In this Tuesday, March 28, 2017 photo, Meagan Holt holds a vial of cannabis oil she uses to comforts her daughter Maddie. (AP Photo/Ted S. Warren)

 

(Undated) — In June, 39 companies will emerge as victors in a statewide competition for permits to grow and sell medical marijuana.

Twelve companies will be allowed to grow marijuana and process it into medical products. Twenty-seven other companies will be able to sell it at dispensaries, with up to three dispensaries per company.

More than 500 companies applied for the permits, according to a recent Pennsylvania Department of Health estimate. Each permit to grow marijuana costs $10,000. Each permit to open a dispensary costs $5,000.

In addition, companies had to pay the state $200,000 per grower processor permit and $30,000 per location for each dispensary. The 400-some-odd companies that don’t get permits will be refunded this money. However, the state will keep the money from those awarded the permits.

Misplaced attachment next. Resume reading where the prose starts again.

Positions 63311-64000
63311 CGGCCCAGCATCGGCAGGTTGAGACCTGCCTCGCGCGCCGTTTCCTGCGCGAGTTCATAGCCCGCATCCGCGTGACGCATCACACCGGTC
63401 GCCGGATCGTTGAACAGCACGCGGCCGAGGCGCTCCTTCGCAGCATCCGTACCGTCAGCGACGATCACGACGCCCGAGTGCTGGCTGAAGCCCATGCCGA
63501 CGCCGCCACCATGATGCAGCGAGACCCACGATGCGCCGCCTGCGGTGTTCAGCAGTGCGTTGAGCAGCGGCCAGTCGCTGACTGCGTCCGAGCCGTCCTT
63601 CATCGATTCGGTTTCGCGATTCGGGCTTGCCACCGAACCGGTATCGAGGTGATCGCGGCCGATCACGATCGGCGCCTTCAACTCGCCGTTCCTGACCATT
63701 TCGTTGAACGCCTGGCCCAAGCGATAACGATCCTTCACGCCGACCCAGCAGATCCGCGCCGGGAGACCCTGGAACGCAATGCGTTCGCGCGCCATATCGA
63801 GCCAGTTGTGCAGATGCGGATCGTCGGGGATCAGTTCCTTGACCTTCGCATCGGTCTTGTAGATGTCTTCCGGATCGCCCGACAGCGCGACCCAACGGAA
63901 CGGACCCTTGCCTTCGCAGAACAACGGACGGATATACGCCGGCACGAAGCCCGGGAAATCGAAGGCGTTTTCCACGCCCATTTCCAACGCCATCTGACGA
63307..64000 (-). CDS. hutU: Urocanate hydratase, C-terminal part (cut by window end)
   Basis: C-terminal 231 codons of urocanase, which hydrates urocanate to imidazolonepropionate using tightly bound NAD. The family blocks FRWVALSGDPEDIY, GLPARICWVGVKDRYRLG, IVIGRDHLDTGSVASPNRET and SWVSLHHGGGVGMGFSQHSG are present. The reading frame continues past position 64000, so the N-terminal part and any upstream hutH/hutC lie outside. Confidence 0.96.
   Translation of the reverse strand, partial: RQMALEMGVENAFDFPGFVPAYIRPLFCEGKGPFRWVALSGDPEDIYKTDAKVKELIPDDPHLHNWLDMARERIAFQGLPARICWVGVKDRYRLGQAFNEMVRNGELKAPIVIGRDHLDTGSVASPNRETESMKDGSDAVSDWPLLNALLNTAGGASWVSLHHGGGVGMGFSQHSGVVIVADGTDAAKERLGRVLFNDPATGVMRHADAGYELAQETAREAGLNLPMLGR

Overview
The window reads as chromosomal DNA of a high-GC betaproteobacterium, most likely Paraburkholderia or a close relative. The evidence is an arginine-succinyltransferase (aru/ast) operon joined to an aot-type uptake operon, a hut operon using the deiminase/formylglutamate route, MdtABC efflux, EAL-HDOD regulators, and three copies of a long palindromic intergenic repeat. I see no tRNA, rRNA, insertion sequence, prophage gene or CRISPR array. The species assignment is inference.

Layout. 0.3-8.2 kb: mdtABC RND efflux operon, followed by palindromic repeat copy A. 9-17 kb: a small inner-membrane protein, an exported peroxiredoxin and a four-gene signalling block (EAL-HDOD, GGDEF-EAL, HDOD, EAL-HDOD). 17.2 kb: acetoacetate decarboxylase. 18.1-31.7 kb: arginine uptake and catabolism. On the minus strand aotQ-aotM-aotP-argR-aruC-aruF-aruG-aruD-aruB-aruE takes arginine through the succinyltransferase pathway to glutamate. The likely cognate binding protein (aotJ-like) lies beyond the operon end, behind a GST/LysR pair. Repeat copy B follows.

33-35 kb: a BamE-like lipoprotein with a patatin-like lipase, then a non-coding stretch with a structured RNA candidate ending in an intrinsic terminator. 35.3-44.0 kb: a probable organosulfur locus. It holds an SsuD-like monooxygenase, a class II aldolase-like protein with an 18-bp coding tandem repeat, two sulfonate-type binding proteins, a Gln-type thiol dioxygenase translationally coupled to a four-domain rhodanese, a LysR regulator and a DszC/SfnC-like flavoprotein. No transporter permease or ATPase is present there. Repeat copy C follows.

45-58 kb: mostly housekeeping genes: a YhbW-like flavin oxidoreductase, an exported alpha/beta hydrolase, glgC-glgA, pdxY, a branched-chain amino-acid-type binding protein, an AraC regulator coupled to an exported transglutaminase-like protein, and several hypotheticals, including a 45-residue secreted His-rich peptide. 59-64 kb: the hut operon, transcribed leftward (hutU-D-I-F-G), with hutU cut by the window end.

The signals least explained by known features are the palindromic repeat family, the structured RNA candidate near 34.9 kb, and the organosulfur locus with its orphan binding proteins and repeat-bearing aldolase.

That all adds up to about $8.7 million, according to a line item in this year’s state budget.

The budget also projects about $1.4 million in tax income for the 2017-2018 fiscal year, as well as $750,000 in “patient identification card fees.”

All told, the state’s fledgling medical marijuana program projects a $7.9 million cash balance for the next fiscal year, the budget shows. Here’s where that money goes:

40 percent to run the program

The Medical Marijuana Program runs without taxpayer assistance, said April Hutcheson, Pennsylvania Department of Health spokeswoman. The plan is to keep it that way.

The program employs about five people, but it could employ more after permits are issued and the first medical cannabis is sold.

The program funds also includes money for “outreach and other required projects,” the budget states.

The state will assess funding to determine how much it needs to operate in the

Read More Here...